Just inches from the sandy beach, the rocky shoreline is bursting with life. The narrow, rocky area that is exposed during periods of low tide is the intertidal zone. Take a look – it’s covered with tide pools. The plants and animals that survive here are submerged during high tide, exposed to sun and wind during low tide, and constantly battered by waves. Fish try to eat these species when underwater, and birds prey on them when exposed. On the rocky shoreline, only the strong survive. But these creatures are specially adapted to life on the rocks. California mussels grow in large mounds, anchored against the surf by tough strands. The aggregating anemone covers its soft body with bits of shells and pebbles. This provides camouflage and sun protection during low tide. When underwater, it can use its crown of stinging tentacles to stun, and then engulf, its prey. Look for brown kelp beds floating just offshore. This algae grows up to 100 feet tall in underwater “forests”. Root-like structures called “holdfasts” grip the rocks on the ocean floor. Air-filled bulbs keep the long, leaf-like blades floating near the surface so they can collect energy from the sun. Kelp contains algin, used to thicken products from ice cream to hand lotion.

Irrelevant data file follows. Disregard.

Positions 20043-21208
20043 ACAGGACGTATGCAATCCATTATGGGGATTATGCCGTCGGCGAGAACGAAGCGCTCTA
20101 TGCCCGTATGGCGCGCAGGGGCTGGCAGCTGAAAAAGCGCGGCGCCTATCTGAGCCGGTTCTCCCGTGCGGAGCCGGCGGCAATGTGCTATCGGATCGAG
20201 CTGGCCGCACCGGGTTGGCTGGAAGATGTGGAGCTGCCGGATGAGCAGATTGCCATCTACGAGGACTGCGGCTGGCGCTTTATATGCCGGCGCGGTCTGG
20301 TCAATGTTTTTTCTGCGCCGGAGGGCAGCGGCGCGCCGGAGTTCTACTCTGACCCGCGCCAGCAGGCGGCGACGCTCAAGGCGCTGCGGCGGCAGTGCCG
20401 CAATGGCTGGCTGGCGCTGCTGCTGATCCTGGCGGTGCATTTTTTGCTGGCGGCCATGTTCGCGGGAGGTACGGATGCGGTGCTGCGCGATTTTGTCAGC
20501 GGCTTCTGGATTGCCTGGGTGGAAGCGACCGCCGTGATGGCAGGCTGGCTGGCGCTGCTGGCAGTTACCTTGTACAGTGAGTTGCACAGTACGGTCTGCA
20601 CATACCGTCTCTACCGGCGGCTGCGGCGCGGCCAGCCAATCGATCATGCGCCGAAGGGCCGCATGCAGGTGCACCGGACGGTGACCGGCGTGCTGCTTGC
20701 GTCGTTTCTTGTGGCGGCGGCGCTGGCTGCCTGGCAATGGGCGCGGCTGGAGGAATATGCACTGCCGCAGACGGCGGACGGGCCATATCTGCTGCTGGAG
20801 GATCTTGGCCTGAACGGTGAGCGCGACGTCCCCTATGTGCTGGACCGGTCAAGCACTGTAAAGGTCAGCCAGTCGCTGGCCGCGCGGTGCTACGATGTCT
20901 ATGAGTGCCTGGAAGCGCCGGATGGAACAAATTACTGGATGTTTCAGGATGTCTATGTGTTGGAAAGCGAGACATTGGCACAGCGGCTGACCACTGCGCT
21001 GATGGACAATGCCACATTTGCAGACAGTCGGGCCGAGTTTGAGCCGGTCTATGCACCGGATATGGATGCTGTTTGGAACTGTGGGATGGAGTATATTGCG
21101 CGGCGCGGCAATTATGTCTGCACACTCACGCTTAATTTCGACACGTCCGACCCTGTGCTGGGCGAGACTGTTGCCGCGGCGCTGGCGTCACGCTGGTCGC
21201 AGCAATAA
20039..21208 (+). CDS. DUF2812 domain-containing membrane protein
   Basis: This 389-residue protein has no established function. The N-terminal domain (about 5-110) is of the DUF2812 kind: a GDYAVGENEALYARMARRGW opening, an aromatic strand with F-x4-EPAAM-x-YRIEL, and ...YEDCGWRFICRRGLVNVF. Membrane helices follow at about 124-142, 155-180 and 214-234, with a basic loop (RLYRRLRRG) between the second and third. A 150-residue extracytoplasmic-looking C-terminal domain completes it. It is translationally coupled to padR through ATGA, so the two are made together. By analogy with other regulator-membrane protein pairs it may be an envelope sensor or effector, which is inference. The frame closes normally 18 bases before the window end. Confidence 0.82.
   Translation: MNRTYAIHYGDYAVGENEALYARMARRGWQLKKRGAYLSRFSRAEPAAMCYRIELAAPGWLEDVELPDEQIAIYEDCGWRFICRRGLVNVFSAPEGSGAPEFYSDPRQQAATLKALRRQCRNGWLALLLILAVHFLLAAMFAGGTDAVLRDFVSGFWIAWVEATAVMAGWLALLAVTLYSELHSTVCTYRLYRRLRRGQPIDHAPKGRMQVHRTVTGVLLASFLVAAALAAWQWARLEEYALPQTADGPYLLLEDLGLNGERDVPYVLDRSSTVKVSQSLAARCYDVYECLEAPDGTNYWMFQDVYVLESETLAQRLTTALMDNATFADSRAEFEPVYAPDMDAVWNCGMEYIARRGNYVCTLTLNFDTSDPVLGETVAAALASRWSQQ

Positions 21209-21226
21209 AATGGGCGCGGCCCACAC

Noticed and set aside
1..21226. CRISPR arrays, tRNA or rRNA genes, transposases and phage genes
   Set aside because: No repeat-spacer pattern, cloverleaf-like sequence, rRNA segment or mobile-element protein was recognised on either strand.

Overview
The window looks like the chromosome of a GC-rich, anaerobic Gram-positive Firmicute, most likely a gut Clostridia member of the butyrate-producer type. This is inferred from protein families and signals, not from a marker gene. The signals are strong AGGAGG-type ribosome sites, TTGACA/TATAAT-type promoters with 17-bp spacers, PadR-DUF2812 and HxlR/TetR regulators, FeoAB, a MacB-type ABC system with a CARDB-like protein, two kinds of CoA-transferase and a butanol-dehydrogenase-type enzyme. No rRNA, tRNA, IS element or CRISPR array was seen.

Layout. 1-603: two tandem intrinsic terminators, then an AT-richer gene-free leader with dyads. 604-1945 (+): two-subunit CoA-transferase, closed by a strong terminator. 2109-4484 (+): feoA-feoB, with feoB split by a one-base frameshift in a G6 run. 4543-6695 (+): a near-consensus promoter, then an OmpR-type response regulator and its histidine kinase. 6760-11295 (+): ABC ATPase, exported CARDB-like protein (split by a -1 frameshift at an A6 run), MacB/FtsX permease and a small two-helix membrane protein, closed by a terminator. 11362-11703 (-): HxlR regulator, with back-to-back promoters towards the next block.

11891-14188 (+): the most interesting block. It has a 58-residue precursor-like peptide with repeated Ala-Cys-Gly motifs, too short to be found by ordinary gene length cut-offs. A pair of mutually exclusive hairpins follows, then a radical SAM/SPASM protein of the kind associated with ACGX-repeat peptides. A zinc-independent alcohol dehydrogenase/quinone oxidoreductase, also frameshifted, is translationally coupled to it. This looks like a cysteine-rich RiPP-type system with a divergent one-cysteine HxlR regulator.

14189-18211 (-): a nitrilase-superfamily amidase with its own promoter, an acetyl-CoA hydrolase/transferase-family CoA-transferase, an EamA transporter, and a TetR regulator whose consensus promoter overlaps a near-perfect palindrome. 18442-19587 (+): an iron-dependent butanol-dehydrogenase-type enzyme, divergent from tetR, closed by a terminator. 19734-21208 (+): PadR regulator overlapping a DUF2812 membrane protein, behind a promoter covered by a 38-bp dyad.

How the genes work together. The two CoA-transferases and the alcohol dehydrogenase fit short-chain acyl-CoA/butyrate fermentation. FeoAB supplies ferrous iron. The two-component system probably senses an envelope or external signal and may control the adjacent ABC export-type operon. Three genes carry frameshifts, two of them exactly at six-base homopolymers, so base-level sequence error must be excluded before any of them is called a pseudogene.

Enjoy exploring the tide pools, but remember: The intertidal area is a protected state marine reserve. It’s against the law to fish or to disturb or remove any rocks, marine plants or tide pool animals.
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